Skip to main content

The Story Behind Josh Turner's "Long Black Train"

Randy Rudder


Share This article - Josh Turner was a student at Belmont University in 2000 when he went to the library on campus one evening to listen to the new Hank Williams boxed set.

"Being the poor college student that I was, I didn't have the money to buy it, so I was excited when I saw the library had it on file," Turner says.

As he sat there in the cubicle that evening, a wave of emotions began to wash over him: respect for the purity of the music, but also compassion for Hank and the challenges he faced in his life. "Several of the songs were just Hank and his guitar. A lot of it had never been released before, and it really inspired me," Turner adds.

After listening to all those Hank Williams train songs, a strange thing happened to him on his way home. "As I was walking back to my apartment, I had a vision of a wide open place on the plains, with a train track running straight down the middle of the fields. It was completely dark, but there was a harvest moon that was lighting up the sky. I noticed a bunch of people standing around this track. A long, beautiful, shiny black train came down the track, and the people were trying to decide whether to get on it. Somehow they knew that this train led to nowhere, but they were wondering what it would be like to ride on it."

When he got home, he tried to figure out what his vision meant.

"It finally dawned on me that this train was a symbol for temptation," Turner says, and it wasn't long before he picked up his guitar and began playing. "I hit a B flat chord. I just strummed for what seemed like an eternity, but once the words finally started pouring out, it was like they didn't want to quit."

He wrote three verses and a chorus that night and the last verse the next morning. He says the song also reflected a lot of things that he was going through personally, in his relationships, and trying to find a career focus. But since country music was still leaning toward more pop influences at the time, Tuner thought "Long Black Train" would not be well received by Music Row or radio.

"I thought, 'Nobody is ever going to want to hear this song. It's too old-fashioned. Nobody is really going to get the metaphor.'"

But they did.

Josh played it during one of his classes at Belmont and a classmate who was working for publisher Jody Williams took it to him to hear. That eventually led to a deal with MCA Records and the song became the title cut of Josh's first album in 2001, and the biggest single of his career.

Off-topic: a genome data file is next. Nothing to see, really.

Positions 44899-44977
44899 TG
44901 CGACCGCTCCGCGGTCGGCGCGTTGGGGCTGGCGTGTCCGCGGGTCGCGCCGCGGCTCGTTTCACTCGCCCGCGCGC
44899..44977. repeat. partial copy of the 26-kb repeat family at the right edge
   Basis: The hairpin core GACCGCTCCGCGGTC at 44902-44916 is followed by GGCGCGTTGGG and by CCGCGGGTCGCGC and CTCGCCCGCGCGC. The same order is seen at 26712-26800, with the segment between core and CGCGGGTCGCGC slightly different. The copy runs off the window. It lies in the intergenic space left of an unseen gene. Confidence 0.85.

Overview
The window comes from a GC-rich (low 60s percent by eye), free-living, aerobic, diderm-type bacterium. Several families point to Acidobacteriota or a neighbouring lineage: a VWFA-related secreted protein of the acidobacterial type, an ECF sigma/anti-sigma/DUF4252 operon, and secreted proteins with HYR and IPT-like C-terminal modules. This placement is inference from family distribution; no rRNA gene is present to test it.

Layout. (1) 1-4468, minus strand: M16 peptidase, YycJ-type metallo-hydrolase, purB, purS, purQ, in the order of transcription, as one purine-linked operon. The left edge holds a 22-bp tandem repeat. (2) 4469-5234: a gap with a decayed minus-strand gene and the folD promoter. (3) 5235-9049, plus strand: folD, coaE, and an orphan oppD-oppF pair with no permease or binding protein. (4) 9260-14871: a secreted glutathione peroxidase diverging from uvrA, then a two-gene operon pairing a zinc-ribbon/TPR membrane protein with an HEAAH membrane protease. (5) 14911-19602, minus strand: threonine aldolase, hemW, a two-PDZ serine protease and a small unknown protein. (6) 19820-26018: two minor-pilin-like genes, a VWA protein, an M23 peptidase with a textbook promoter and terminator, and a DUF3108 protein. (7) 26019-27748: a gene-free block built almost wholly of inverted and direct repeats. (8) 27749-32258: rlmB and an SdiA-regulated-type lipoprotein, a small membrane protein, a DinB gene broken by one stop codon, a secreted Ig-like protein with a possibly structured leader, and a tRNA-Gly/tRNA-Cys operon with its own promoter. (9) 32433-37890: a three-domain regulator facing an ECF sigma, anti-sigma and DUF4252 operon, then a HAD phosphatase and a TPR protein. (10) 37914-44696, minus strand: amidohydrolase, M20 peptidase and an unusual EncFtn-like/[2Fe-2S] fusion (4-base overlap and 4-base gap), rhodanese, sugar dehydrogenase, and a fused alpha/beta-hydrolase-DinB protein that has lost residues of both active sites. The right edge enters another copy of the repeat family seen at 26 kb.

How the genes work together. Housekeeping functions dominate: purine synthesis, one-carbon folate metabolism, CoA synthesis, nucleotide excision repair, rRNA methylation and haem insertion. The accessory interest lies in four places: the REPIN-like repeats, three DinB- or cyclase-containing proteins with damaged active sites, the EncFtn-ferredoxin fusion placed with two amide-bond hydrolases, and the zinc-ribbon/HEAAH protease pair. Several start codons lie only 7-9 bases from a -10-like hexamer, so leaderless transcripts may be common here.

Josh says he is often surprised by how fans interpret the lyrics but is always happy when it speaks to them. When he did a show in Alabama later that year, a woman told him that she had been struggling with depression for years and was considering taking a bottle of painkillers to commit suicide when she heard "Long Black Train" on the radio and changed her mind. "That song changed my life," she told Josh. "I threw the pills down the toilet, and walked away a different person," she said, adding that she had been off anti-depressants for several months.

"I found out that many fans were looking at the song in different ways," Josh says. "They would say, 'my brother is going through alcoholism,' or 'my sister is going through addiction,' or whatever,' Josh says. "It dawned on me that this song is not just for me. The song is for everybody because everybody has their own weaknesses and troubles. Everybody has their own 'Long Black Train.'"

Share This article

About The Author

Randy Rudder

Randy Rudder received an MFA in creative writing from the University of Memphis and taught college English and journalism for 15 years. At CBN, he’s produced over 150 testimony and music segments and two independent documentaries. He lives in Mount Juliet, Tennessee, with his wife, Clare, and daughter Abigail.